Medically Reviewed by Dr. Rachel N. Verville
October 24, 2016
Heel pain can be excruciating, and Frisco area podiatrist Dr. Verville treats several patients a year for it. But what she’s found in this age of asking “Dr. Google” for a diagnosis before seeking advice from a medical professional is that often, Frisco patients are experiencing a completely different condition than they suspect. Read on for a discussion of different causes of heel pain, and how a skilled podiatrist like Dr. Verville can help you treat the cause of your pain.
Many Frisco patients with Heel Spurs are actually suffering from Plantar Fasciitis. Plantar Fasciitis is a painful foot condition that develops slowly as small tears and rips occur in the Plantar Fascia – which is the tissue supporting the arch on the bottom of your foot and connects your heal bone to the front of your foot. A biomechanical problem, such as Flat Feet, can also cause Plantar Fasciitis. After an extended period of time, the Plantar Fascia can become weak, swollen, inflamed and irritated. For patients, this results in the classic pain of Plantar Fasciitis when you stand on your feet or walk, especially first thing in the morning.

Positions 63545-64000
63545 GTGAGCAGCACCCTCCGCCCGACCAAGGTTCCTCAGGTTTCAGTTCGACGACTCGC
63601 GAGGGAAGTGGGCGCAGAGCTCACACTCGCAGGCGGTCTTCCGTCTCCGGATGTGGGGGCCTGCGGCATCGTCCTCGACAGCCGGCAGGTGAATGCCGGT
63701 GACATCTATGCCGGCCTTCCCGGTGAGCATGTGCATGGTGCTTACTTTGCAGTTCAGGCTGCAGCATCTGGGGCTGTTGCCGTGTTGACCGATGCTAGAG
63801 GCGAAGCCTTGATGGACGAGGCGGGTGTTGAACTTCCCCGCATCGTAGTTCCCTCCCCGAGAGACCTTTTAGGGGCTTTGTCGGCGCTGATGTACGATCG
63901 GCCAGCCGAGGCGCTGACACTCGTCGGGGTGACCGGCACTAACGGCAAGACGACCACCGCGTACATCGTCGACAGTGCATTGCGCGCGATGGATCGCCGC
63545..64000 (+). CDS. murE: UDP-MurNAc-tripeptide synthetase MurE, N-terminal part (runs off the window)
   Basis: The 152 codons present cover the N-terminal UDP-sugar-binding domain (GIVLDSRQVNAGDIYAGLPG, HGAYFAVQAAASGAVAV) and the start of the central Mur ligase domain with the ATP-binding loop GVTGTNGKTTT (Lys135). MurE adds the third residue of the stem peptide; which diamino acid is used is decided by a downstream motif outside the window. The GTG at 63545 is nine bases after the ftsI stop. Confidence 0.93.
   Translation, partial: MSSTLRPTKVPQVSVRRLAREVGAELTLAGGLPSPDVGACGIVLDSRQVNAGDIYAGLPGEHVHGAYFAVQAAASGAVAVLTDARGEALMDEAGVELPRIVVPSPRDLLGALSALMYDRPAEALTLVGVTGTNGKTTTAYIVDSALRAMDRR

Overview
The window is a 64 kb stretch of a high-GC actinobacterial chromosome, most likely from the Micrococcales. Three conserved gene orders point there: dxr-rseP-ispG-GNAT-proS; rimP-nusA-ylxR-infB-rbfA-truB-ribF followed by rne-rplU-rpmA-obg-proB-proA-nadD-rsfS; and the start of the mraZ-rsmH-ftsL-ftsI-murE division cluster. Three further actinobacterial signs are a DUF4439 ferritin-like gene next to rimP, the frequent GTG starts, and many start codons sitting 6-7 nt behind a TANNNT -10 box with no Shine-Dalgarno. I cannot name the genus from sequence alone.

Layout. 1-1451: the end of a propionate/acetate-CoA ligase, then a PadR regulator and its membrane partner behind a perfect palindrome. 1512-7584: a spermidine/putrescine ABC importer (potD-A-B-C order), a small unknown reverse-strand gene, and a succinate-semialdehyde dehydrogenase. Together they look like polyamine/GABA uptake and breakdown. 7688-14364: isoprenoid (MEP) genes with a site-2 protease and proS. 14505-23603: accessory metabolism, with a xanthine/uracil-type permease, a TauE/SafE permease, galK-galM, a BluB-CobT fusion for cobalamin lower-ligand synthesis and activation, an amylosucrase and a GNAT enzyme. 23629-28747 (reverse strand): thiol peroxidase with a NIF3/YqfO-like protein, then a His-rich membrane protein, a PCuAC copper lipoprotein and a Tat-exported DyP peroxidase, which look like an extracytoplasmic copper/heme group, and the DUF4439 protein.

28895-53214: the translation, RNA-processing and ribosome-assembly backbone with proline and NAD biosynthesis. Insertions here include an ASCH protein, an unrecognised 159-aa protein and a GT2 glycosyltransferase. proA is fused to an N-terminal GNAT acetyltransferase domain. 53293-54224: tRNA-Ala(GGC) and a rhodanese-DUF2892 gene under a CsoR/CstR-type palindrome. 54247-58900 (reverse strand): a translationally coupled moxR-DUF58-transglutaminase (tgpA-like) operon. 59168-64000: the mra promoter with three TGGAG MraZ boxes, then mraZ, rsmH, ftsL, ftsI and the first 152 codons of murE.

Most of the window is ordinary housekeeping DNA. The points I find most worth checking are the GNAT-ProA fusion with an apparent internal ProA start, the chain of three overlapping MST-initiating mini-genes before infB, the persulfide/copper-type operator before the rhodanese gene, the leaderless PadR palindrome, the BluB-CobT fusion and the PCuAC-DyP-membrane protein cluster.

Treatment for Plantar Fasciitis depends on how long you’ve had the condition, and its severity at the time of diagnosis. For mild to moderate cases of Plantar Fasciitis, treatment may include resting from sports (if you play one), physical therapy, exercises to rebuild mobility and strength and medication for inflammation and pain relief. For severe Plantar Fasciitis, surgery may be the only option.
Achilles Tendonitis occurs when you overuse the Achilles tendon – the largest tendon in the body that connects the calf muscles to the heel. Achilles Tendonitis can be extremely painful. Your podiatrist will diagnose Achilles Tendonitis by looking for swelling at the back of your heel and the Achilles tendon, thickening or enlargement of the Achilles tendon, and determining the point of pain. If podiatrist Dr. Verville diagnoses you with Achilles Tendonitis, she will likely have you rest from the activity that caused it, ice your heel, prescribe non-steroidal anti-inflammatory medication, and recommend physical therapy and strengthening exercises. If your pain does not improve after 1 year of treatment, podiatrist Dr. Verville will likely suggest surgery.
A Stress Fracture in the foot occurs from overuse or pushing yourself too hard. Often, heel pain is one of the most common symptoms of a Stress Fracture. While your recovery plan will depend on the severity of your Stress Fracture, it may include rest, a pneumatic boot, and last as long as 6 to 8 weeks.
I Have Heel Pain. What Should I Do Next?
If you are in the Frisco area and are suffering from heel pain, you should contact podiatrist Dr. Verville for a comprehensive exam. Call (214) 385-8822 to schedule an appointment today. You don’t need to suffer needlessly any longer. Get your feet back to feeling good so that you can start living your life to its fullest today. If it’s playing that sport you love, dancing, or just going for a walk around the block, don’t let pain get in your way.